The Great Debate UK
A Kansas doctor reviled by anti-abortion groups for his work providing “late-term” abortions was shot and killed in his Wichita, Kansas church.
Reports in the media about job losses are commonplace these days, with young people’s struggle to find work dominating coverage. Yet at the other end of the age spectrum, the lives and future prospects of older workers have been set in turmoil by the recession.
Well-intentioned legislation often has the opposite effect. The European Commission’s new alternative investment directive threatens investment trust companies, an attractive form of pooled investment.
The Commission aims to “enhance investor protection.” However, in addition to hedge funds, the original French and German target, investment trusts would be caught in the new regulatory net. Unlike other pooled funds, investment trusts offer transparency, low fees, the discipline of a public limited company and a vote.
“Justification” of new-build nuclear power is a high-level assessment of whether the benefits of building new nuclear plants outweigh the detriments. Once the justification decision has been taken it will be difficult if not impossible to re-open this major issue.
Sir Victor’s Blank cheque has finally bounced. Drawn on the Bank of Gordon, it looked like a dodgy piece of paper from the start, and now it has been sent back, marked “Refer to Drawer”.
Shares in Lloyds Banking Group rose in relief that someone, anyone, has finally agreed to take the rap for the disastrous takeover of HBoS, at the behest of the UK government, during last year’s financial panic.
Dazzled by the prospect of a market position in the UK which the competition authorities would never have allowed in normal times, Blank and his chief executive Eric Daniels failed to look their gift horse in the mouth, and discovered it was really a broken-down old nag.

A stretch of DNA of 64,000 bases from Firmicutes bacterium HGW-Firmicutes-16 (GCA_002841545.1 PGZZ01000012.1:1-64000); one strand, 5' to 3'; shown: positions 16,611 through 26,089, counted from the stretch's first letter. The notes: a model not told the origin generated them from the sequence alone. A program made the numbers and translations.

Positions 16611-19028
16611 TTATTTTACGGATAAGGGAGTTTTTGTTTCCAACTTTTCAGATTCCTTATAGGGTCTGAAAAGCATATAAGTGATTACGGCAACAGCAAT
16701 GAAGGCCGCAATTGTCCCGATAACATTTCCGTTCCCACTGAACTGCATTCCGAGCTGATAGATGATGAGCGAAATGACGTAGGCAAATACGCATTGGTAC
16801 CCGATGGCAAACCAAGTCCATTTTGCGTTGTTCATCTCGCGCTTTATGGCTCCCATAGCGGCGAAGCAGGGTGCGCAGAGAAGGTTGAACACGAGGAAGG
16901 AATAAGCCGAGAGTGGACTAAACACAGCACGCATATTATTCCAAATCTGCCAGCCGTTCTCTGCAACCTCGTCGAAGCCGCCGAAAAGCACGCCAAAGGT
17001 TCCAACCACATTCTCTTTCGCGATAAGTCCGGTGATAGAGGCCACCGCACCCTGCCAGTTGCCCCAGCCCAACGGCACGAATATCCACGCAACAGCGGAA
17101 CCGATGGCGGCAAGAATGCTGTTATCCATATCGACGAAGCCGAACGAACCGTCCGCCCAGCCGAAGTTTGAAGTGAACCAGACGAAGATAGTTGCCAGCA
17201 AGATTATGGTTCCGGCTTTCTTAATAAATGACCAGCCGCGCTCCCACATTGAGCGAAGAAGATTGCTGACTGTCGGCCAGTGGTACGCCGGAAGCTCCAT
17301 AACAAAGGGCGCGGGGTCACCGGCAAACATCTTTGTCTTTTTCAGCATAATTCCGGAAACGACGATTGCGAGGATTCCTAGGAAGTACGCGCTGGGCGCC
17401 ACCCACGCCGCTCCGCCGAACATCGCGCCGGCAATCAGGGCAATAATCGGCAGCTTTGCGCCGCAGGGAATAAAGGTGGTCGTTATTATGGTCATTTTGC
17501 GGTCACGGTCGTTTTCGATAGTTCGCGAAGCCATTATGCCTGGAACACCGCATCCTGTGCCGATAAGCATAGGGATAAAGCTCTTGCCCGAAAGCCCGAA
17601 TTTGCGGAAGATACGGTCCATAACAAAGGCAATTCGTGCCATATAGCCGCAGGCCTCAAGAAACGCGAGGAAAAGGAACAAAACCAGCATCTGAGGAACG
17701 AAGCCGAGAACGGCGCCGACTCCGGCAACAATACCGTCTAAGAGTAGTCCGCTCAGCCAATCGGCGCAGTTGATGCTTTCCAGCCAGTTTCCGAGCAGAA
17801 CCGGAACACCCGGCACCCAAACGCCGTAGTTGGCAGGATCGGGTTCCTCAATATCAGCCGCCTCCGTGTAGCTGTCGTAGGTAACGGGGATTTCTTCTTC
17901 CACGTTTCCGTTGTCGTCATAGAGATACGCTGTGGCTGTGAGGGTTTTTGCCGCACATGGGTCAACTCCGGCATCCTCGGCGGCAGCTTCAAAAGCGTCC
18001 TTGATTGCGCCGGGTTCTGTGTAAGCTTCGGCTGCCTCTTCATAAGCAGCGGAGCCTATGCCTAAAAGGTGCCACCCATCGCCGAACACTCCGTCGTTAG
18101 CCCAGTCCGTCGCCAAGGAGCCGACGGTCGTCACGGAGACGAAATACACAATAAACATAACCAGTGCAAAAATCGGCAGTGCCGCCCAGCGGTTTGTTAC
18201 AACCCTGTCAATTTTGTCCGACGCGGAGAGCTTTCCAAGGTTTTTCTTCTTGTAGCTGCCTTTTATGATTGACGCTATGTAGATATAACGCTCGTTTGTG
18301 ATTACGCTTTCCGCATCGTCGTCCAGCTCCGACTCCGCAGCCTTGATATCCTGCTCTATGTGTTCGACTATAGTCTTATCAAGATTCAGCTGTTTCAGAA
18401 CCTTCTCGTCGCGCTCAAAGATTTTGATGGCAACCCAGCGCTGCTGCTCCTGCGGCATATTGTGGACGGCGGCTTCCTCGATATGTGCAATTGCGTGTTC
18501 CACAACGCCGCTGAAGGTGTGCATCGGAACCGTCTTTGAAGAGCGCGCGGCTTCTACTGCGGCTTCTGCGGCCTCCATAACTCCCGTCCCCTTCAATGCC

The acquisition obscured the fact that the Black Horse itself was hardly in shape, and even without the handicap of HBoS, would almost certainly have been obliged to limp to the government for help. That is as much Daniels’ fault as Blank’s, and he will have to pay once a new chairman has been found.
This will not be easy. It would surely be too venal, even for this government, to impose finance minister Alistair Darling on the suffering shareholders, once he finds himself out of a job next year.
Lord Sandy Leitch, the Labour luvvie elevated to deputy chairman at the weekend, might fancy his chances, but his background is in insurance. The fashion for bank chairman who know nothing about banking has, mercifully, been blown away by the crisis.
More sensibly, Lord Mervyn Davies seems to have little to do since he quit Standard Chartered Bank <STAN.L> for the administration, while Doug Flint from HSBC would be a fine, and popular choice as chief executive if he could face the challenge. He’s a Scot, which would also play well in the Brown bunker.
However, John Kingman, the civil servant in charge of UK Financial Investments, the government’s fig leaf covering its 43 percent stake in the bank, had signally failed to endorse Blank’s re-election at the forthcoming annual meeting. Perhaps he is showing signs of independence after all.
Philip Hampton, who was ousted as finance director from Lloyds five years ago for urging a cut in the dividend, would have been the ideal candidate. Unfortunately, he was tapped to chair RBS last January.
- David Kuo is director at The Motley Fool. The opinions expressed are his own. -
The Bank of England Monetary Policy Committee decided to leave interest rates unchanged at 0.5 percent in May. This came as no great surprise given that the Central Bank has already slashed interest rates to a level where further cuts would have made no discernible difference to the cost of money.